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I'm a jackass

  1. May 29, 2007 #1
    I seem to have a problem with how I behave in certain situations. Specifically if I see people trip up on things that seem trivial (or easy) to me I sometimes laugh. For example, I was helping someone with some graph theory problems and this person was not understanding this one thing after a few attempts at explaining it and I laughed a little (after she had given me an incorrect example), and she was a little mad that I had laughed. I don't think I had any reason to laugh, and it was not really funny, maybe it was amusing to me in some sick way, I don't know. Many examples of things like this have happened for at least five years that I can recall.

    I thought I had "fixed" the problem when I was a tutor a year ago, and would instead just smile when people gave me something I felt was obviously (silly) incorrect.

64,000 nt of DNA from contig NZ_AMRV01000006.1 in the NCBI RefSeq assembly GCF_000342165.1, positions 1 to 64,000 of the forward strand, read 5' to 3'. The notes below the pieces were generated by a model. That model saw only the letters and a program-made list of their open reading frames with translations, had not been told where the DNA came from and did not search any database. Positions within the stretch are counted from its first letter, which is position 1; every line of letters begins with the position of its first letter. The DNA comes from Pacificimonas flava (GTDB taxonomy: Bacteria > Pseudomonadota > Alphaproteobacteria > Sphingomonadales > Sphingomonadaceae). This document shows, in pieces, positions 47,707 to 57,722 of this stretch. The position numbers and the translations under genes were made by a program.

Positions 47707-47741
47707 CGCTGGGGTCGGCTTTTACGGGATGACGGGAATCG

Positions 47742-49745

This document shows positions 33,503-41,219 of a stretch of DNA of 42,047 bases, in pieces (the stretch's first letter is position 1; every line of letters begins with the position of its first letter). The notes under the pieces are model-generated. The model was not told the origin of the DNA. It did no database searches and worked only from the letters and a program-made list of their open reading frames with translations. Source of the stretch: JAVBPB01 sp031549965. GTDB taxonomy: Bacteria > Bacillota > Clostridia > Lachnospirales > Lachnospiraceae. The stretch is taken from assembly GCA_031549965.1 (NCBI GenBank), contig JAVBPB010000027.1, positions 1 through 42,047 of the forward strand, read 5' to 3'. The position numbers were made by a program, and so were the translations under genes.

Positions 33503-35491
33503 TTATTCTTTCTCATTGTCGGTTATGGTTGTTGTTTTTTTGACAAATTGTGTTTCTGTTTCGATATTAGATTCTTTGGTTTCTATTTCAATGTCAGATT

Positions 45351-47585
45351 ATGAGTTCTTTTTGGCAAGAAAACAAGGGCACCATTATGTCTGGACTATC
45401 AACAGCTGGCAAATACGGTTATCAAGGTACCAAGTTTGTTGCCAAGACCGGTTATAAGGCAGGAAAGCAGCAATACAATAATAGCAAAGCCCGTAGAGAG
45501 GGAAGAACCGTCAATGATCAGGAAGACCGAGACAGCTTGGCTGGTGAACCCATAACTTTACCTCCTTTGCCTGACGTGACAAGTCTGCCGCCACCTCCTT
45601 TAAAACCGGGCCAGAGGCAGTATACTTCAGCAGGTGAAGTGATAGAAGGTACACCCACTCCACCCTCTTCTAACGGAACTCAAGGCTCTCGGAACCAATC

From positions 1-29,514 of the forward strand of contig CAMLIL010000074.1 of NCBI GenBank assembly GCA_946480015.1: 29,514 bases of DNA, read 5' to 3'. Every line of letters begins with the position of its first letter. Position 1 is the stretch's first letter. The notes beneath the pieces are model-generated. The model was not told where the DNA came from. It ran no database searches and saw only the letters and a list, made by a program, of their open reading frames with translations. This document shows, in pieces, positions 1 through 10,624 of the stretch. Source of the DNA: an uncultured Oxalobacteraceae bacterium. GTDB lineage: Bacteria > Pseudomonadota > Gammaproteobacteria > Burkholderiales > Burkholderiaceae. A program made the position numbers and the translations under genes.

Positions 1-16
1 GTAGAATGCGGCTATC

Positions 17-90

Then last semester (fall) I took this Putnam class that had 4 students and a professor where we would present solutions to problems on the board in front of everyone. The problem here was that our professor is well, an arrogant jackass (perhaps like me, though him probably more rightfully so), and he would criticize the hell out of you for every little mistake you made (this one time he spent a couple minutes criticizing this guy because he did not draw a graph the way our professor felt was best). Now I like the professor criticizing us because usually he has some valid points no matter how silly they may be in reality. However, the kind of arrogant, demeaning way our professor speaks, along with his accent, makes me laugh when he is criticizing somebody (he even laughs sometimes too). In fact, one time I went to his office and he started criticizing the way I did a problem and I started to laugh a little and he just kind of looked at me strange. Now I think I really don't want to laugh, but I just do for some reason.

    Then today I was playing a video game with a friend, and once I was winning and he screwed up a few times, I had laughed a time or two.

    Am I just a jackass, or should I not really worry about this. Is there something I can do? (Perhaps gain some maturity :rofl: :uhh:)

  2. jcsd
  3. May 30, 2007 #2